fees, this brings up the point of how does an attorney fee award or sanction
plays a role in encouraging people to settle. Because if you’re
having the right a check not once but repeatedly to pay for your spouse’s
attorney, to pay for litigation, is it possible that at some point in
time you are going to look at this litigation as a financial transaction
and determine whether the amount of fees you are paying for your attorney
and the other party outweighs the cost of the litigation. If that is the
case then an attorney fee award from the perspective of a person paying
for it can be a motivator to get the case settled. On the other hand,
the argument can be made continuous attorney fee awards that are party
asking for attorney’s fees has the opposite effect, meaning it has
the effect of extending litigation because the attorney representing the
party seeking fees is continuously being given resources to continue litigating
the matter rather than settling the matter.
Attorney’s fee awards can then certainly have an impact on either
prolonging a case or bringing it to completion. At some in every case,
no matter how wealthy the litigants are, one or both parties have an epiphany
that being the amount of financial and emotional resources that they have
placed in their divorce. That epiphany we hope is sufficient to cause
people to become reasonable the sit-down work out their differences and
settle their case because otherwise, assuming they have children, the
way one can look at it this entire marital estate is one bucket and this
bucket has finite resources. No matter how much money you have, whether
the bucket is 10 gallons or 1 gallon if you continue going and you expend
resources in this bucket you are going to have significantly less than
you start with.
The question becomes is it best to retain some of that bucket for your
children? Yes. Is it wise to spend some of that bucket on litigation or
your case? Yes, because you need to be informed and you need to be educated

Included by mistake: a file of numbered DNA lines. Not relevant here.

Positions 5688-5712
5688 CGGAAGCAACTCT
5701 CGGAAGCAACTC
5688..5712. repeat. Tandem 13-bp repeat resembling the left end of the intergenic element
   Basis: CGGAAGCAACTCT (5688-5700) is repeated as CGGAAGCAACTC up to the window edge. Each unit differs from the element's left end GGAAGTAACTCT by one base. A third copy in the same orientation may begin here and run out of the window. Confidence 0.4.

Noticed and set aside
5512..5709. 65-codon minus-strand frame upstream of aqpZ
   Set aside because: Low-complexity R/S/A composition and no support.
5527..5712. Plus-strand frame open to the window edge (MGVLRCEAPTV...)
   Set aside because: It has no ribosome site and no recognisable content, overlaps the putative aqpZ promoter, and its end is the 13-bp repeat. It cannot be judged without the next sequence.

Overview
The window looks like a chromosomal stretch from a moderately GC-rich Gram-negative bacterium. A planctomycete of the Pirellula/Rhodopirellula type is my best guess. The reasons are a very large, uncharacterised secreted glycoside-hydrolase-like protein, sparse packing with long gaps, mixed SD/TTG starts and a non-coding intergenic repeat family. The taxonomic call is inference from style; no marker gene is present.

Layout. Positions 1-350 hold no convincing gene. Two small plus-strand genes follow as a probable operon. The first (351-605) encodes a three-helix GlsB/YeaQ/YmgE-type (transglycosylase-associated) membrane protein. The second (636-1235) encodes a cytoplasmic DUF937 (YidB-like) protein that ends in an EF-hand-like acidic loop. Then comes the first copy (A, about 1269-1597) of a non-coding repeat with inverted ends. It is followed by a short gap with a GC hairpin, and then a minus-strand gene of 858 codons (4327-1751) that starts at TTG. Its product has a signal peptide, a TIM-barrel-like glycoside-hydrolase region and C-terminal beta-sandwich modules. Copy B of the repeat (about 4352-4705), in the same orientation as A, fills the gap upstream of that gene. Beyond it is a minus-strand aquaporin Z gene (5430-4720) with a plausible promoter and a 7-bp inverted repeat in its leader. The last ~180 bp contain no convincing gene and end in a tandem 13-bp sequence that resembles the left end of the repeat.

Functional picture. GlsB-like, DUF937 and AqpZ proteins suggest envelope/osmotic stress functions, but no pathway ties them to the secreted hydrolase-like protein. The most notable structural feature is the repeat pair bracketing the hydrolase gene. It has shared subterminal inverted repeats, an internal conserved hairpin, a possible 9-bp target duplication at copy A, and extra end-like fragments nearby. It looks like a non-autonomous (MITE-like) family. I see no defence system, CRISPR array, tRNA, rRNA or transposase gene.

about the decision you are making in your divorce.
A Balanced Approach
It is not that it is wrong to retain an attorney or pay attorney’s
fees, it just that it needs to be a balanced approach. At the end of the
day, litigants need to understand that putting emotions aside they have
finite resources which either would be available to them or their children,
and there comes a point in time in every case where either the matter
must go to trial to be complete or they must settle it. So one way or
another while the issue of attorney’s fees is important and it’s
relevant the family law litigation it can have a huge role on whether
people settle, whether to continue to litigate and frankly whether they
will file bankruptcy.
To be fair, sometimes litigants don’t have a choice meaning there
is only so much that somebody can bend or be reasonable. In the event
that you have one litigant who is reasonable or logical and the other
one happens to be the opposite it may just be that the litigants will
be forced to stay in the case, let the force the case run its course and
ultimately either settle or go to trial.
Call Moshtael Family Law at or
contact us online to schedule a free consultation with a member of our legal team to explore
your legal rights and options today.